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Annealing And Machining Salvages Another Badly Damaged Crankshaft


Goltens was contacted by a containership operator to inspect damage on its MAN 9L 48/60 main engine crankshaft. During operation, the main engine’s connecting rod bolts gave away and caused major damage to crankpin number 4. Goltens boarded the vessel at Dubai Maritime City for inspection.


Initial inspection revealed that there were abnormal parameters observed on damaged crankpin. The bearing seizure resulted in deep scoring and the pin measurement showed a 0.65mm ovality. Additionally, the failure had induced extremely high hardness of 640HB across a wide area at the bottom of the crankpin, surface cracks, slight damage to the fillet radii and a heat induced bend of 0.25mm on both adjacent main journals.

  • Goltens crankshaft annealing MAN B&W 9L 48/60

    Installing insulation over the heat treatment tiles

  • Goltens In-Place Machinists installing crankshaft annealing equipment

    Annealing equipment installation complete

  • Goltens crankshaft annealing MAN B&W 9L 48/60

    Dial gauges installed to measure axial expansion

  • Goltens crankshaft annealing MAN B&W 9L 48/60

    Annealing control unit

  • MAN B&W 9L 48/60 crankshaft after annealing by Goltens

    Crankpin after heat treatment

  • Goltens Final honing of MAN B&W crankpin after annealing

    Crankpin Honing

  • Goltens In-Situ machinists blue fitting crankpin surface

    Blue fit check of surface

  • Crankpin after annealing and machining by Goltens

    Final crankpin journal (5.00mm) undersize


While high hardness can sometimes be removed by machining the journal below the hardness, this results in the removal of unnecessary material from the pin diameter with no guarantee of success. In order to salvage crankshaft at the minimum undersize, Goltens recommended applying its Class approved crankshaft annealing process to reduce the hardness.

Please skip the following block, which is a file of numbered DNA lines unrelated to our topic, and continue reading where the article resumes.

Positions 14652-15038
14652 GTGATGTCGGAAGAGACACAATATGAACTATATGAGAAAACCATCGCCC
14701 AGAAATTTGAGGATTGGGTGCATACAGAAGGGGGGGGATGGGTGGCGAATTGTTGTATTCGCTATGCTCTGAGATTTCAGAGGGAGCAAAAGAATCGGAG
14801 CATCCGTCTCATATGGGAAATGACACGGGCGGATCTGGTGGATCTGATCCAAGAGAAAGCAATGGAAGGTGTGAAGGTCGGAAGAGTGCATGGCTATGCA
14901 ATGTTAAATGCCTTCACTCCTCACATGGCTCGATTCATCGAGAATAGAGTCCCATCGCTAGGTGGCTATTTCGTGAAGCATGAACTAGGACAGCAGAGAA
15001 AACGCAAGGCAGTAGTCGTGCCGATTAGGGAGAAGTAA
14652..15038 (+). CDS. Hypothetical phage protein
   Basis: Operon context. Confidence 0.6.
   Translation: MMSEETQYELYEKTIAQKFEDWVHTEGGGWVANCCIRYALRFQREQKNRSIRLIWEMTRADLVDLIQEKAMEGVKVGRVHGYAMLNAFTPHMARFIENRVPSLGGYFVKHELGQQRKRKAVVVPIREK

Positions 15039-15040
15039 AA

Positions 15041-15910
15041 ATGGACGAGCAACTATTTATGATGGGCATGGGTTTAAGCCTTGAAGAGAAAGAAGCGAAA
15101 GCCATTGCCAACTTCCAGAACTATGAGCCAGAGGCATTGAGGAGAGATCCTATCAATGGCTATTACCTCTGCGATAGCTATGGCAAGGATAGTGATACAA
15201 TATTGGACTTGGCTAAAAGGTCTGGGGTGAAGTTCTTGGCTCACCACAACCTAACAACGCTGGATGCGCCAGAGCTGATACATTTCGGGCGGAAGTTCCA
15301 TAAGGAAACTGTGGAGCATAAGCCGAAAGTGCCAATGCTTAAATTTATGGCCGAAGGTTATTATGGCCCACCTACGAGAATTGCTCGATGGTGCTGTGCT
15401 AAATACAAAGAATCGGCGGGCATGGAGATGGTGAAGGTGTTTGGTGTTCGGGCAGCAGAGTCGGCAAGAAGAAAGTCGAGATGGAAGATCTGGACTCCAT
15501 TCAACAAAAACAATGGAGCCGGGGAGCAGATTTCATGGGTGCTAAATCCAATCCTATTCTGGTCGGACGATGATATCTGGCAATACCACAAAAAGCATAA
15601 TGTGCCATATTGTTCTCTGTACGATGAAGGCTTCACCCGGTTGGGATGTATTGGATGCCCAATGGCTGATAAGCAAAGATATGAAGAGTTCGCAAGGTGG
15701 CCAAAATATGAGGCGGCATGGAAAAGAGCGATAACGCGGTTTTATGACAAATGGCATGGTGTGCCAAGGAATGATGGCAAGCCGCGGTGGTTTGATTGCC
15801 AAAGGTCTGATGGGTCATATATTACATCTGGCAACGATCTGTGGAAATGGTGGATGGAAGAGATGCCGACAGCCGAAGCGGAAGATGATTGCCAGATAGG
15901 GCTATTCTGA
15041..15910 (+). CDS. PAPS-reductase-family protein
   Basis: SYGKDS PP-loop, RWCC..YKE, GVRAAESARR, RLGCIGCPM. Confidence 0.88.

Goltens pre-machined the journal surface to remove the surface cracks on the journal and set the target undersize at (5mm). The engine was prepared according to Goltens’ process and heat treatment tiles were then installed, and the pin properly insulated for the annealing of the crankpin.

The annealing was conducted in a carefully controlled manner where the rate of temperature rise, soak temperature and time, and rate of cooling are all preprogrammed into the system. Axial movement and expansion of the crankshaft were all carefully monitored during the heat treatment.

Once the crankpin had cooled and the tiles removed, the scaling resulting from the annealing was removed from the treated journal.


The hardness in surface had been successfully reduced from 650HB to an allowable measurement of 315HB. Peening was carried out to remove the small residual bend in the shaft.

The journal was then machined to final undersize of (5mm). Honing and polishing were completed to get to an acceptable surface finish and surface contact verified with a bluing dummy.

Goltens’ team overcame the logistical and safety challenges presented by the COVID-19 pandemic and completed the entire repair, inclusive of dismantling, machining, heat treatment and final assembly in short duration.

The customer appreciated the quality of Goltens’ team and Goltens’ approach to limiting the downtime on the engine and the expense of the repair.

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